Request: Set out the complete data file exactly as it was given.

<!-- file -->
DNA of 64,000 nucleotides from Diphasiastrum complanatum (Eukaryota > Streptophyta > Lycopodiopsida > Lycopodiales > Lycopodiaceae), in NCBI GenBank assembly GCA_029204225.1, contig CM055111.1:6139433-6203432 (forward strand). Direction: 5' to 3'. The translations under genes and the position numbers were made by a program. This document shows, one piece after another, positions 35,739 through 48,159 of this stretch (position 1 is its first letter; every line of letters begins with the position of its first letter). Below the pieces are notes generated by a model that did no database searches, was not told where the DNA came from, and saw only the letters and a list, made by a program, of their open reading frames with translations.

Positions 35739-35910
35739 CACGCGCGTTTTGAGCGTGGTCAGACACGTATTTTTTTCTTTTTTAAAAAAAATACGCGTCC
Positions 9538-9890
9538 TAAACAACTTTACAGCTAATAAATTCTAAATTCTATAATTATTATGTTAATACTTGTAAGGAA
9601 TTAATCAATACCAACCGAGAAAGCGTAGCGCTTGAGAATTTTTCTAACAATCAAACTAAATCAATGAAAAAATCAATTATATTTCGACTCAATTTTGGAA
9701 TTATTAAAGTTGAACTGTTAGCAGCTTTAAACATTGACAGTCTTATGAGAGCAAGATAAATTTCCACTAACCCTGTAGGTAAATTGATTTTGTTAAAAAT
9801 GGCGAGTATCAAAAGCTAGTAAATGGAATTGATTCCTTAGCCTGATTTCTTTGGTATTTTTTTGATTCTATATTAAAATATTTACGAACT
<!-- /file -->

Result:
DNA of 64,000 nucleotides from Diphasiastrum complanatum (Eukaryota > Streptophyta > Lycopodiopsida > Lycopodiales > Lycopodiaceae), in NCBI GenBank assembly GCA_029204225.1, contig CM055111.1:6139433-6203432 (forward strand). Direction: 5' to 3'. The translations under genes and the position numbers were made by a program. This document shows, one piece after another, positions 35,739 through 48,159 of this stretch (position 1 is its first letter; every line of letters begins with the position of its first letter). Below the pieces are notes generated by a model that did no database searches, was not told where the DNA came from, and saw only the letters and a list, made by a program, of their open reading frames with translations.

Positions 35739-35910
35739 CACGCGCGTTTTGAGCGTGGTCAGACACGTATTTTTTTCTTTTTTAAAAAAAATACGCGTCC
Positions 9538-9890
9538 TAAACAACTTTACAGCTAATAAATTCTAAATTCTATAATTATTATGTTAATACTTGTAAGGAA
9601 TTAATCAATACCAACCGAGAAAGCGTAGCGCTTGAGAATTTTTCTAACAATCAAACTAAATCAATGAAAAAATCAATTATATTTCGACTCAATTTTGGAA
9701 TTATTAAAGTTGAACTGTTAGCAGCTTTAAACATTGACAGTCTTATGAGAGCAAGATAAATTTCCACTAACCCTGTAGGTAAATTGATTTTGTTAAAAAT
9801 GGCGAGTATCAAAAGCTAGTAAATGGAATTGATTCCTTAGCCTGATTTCTTTGGTATTTTTTTGATTCTATATTAAAATATTTACGAACT